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Defence procures $2.5bn in AFVs, CH-47F Chinooks

Defence procures $2.5bn in AFVs, CH-47F Chinooks

The US State Department has approved the sale of heavy armoured combat systems and CH-47F Chinook helicopters to Australia.

The US State Department has approved the sale of heavy armoured combat systems and CH-47F Chinook helicopters to Australia.

The Defense Security Cooperation Agency (DSCA) has approved two separate Commonwealth government requests to purchase heavy armoured combat systems, and Boeing-built CH-47F Chinook helicopters for a total of approximately US$2 billion ($2.5 billion).

The first order includes approximately US$1.7 billion ($2.2 billion) in M1A1 Tank structures/hulls provided from stock for the production of:

  • 75 M1A2 SEPv3 Abrams Main Battle Tanks;
  • 29 M1150 Assault Breacher Vehicles;
  • 18 M1074 Joint Assault Bridges;
  • six M88A2 Hercules Combat Recovery Vehicles; and
  • 122 AGT1500 gas turbine engines.

According to the DSCA, the armoured fighting vehicles (AFVs) support Australia’s capability to “meet current and future threats” by “enhancing the lethality, survivability, and interoperability” of the Australian Army. 

“Australia will use the enhanced capability to strengthen its homeland defence and deter regional threats,” DSCA added.

The M1A2 SEPv3 Main Battle Tanks are expected to upgrade the existing fleet, with no changes to Royal Australian Armoured Corps force structure. 

The M88A2 vehicles are set to provide additional de-processing and combat vehicle recovery support for the current fleet, while the M1150 Assault Breacher Vehicles (ABVs) and M1074 Joint Assault Bridges (JABs) deliver new capability to the Royal Australian Engineers.

The ABVs and JABs are expected to provide under-armour bridging and breaching capability, in a bid to increase the effectiveness and survivability of Australian combat engineers and provide increased mobility for the armoured fleet. 

A separate purchase of four Boeing-built CH-47F Chinook Helicopters and related equipment for approximately US$270 million ($335 million) has also been greenlighted.

The deal also includes:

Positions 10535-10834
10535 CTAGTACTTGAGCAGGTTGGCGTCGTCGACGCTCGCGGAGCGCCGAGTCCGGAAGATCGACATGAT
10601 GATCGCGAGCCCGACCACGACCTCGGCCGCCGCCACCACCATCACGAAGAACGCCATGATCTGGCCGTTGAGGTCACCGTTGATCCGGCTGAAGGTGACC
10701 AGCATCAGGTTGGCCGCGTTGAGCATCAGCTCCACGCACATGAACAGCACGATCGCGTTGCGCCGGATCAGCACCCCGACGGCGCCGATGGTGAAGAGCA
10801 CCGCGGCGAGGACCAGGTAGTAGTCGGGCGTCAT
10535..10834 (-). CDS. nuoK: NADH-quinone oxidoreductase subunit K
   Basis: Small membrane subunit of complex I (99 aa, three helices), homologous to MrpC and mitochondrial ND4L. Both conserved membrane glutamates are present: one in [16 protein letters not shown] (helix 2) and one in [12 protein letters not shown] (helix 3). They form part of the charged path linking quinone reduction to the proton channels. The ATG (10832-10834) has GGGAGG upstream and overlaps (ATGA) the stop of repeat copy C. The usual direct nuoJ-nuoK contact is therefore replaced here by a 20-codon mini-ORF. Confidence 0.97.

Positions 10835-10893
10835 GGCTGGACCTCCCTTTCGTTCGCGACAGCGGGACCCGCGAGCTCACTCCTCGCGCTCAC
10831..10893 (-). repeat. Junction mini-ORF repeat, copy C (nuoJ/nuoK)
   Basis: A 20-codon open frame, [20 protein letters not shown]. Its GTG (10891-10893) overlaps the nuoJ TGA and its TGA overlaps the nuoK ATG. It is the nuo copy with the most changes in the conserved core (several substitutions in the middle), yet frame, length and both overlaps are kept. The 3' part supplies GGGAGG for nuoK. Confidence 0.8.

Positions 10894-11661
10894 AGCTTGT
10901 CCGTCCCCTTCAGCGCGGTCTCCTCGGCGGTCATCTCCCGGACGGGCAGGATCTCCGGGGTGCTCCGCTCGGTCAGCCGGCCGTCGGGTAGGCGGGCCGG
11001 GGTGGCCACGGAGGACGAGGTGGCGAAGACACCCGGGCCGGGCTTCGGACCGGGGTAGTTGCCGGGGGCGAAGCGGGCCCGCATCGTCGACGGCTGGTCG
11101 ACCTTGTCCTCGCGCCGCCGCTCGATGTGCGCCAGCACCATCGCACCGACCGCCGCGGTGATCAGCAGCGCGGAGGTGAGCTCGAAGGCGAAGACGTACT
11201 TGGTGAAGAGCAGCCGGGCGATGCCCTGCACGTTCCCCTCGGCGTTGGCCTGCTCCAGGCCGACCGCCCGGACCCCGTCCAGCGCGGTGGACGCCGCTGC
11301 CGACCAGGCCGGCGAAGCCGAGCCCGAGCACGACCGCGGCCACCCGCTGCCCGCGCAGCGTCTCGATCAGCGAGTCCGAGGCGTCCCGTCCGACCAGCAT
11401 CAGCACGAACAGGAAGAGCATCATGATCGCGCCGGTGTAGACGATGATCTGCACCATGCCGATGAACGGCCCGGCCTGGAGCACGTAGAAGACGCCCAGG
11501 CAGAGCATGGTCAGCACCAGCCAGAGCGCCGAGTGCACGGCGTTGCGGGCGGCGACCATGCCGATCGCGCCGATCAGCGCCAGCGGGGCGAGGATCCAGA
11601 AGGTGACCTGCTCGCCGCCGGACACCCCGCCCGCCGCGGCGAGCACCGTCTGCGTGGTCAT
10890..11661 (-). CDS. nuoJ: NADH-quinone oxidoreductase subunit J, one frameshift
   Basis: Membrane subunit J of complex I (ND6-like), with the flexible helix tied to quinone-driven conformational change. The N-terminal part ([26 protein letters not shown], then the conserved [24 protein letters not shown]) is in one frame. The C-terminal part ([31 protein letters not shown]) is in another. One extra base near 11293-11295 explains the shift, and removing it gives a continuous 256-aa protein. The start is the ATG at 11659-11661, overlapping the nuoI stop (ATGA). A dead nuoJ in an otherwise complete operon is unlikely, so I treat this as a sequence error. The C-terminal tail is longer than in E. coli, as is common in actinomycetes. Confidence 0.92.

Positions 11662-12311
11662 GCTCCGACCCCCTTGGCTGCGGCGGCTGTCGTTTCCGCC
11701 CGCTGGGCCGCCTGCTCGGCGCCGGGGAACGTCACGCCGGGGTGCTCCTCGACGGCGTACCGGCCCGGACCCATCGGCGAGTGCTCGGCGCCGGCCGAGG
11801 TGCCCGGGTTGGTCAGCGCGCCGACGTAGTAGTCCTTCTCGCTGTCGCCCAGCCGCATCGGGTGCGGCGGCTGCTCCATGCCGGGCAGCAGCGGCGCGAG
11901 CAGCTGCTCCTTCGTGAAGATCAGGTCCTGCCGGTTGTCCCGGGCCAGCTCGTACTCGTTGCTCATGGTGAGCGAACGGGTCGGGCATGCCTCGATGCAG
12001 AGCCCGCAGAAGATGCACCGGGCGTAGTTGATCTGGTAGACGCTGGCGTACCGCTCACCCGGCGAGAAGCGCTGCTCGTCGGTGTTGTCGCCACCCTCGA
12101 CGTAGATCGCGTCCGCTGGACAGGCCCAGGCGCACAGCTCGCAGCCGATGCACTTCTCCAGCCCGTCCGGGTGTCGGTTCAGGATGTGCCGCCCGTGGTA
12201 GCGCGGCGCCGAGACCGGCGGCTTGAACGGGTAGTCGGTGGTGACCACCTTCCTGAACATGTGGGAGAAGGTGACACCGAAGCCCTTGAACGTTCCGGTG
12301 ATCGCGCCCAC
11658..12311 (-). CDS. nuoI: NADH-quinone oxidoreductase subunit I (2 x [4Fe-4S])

• eight T55-GA-714A aircraft turbine engines;
  • five AN/AAR-57 Common Missile Warning Systems (CMWS);
  • eight Embedded Global Positioning System (GPS)/Inertial Navigation Systems (INS/EGI) +429; and
  • two EAGLE+429 Embedded Global Positioning System (GPS)/Inertial Navigation Systems (INS/EGI). 

“This proposed sale will support the foreign policy and national security objectives of the United States. Australia is one of our most important allies in the western Pacific,” the DSCA stated.

“The strategic location of this political and economic power contributes significantly to ensuring peace and economic stability in the region. 

“It is vital to the US national interest to assist our ally in developing and maintaining a strong and ready self-defence capability.”

These latest approvals come just a week after the DSCA rubber-stamped Australia’s request to purchase up to 12 weapons-ready MQ-9B SkyGuardian/SeaGuardian aircraft for an estimated US$1.65 billion ($2.1 billion).

[Related: Pentagon greenlights of MQ-9B SkyGuardian]

Charbel Kadib

Charbel Kadib

News Editor – Defence and Security, Momentum Media

Prior to joining the defence and aerospace team in 2020, Charbel was news editor of The Adviser and Mortgage Business, where he covered developments in the banking and financial services sector for three years. Charbel has a keen interest in geopolitics and international relations, graduating from the University of Notre Dame with a double major in politics and journalism. Charbel has also completed internships with The Australian Department of Communications and the Arts and public relations agency Fifty Acres.

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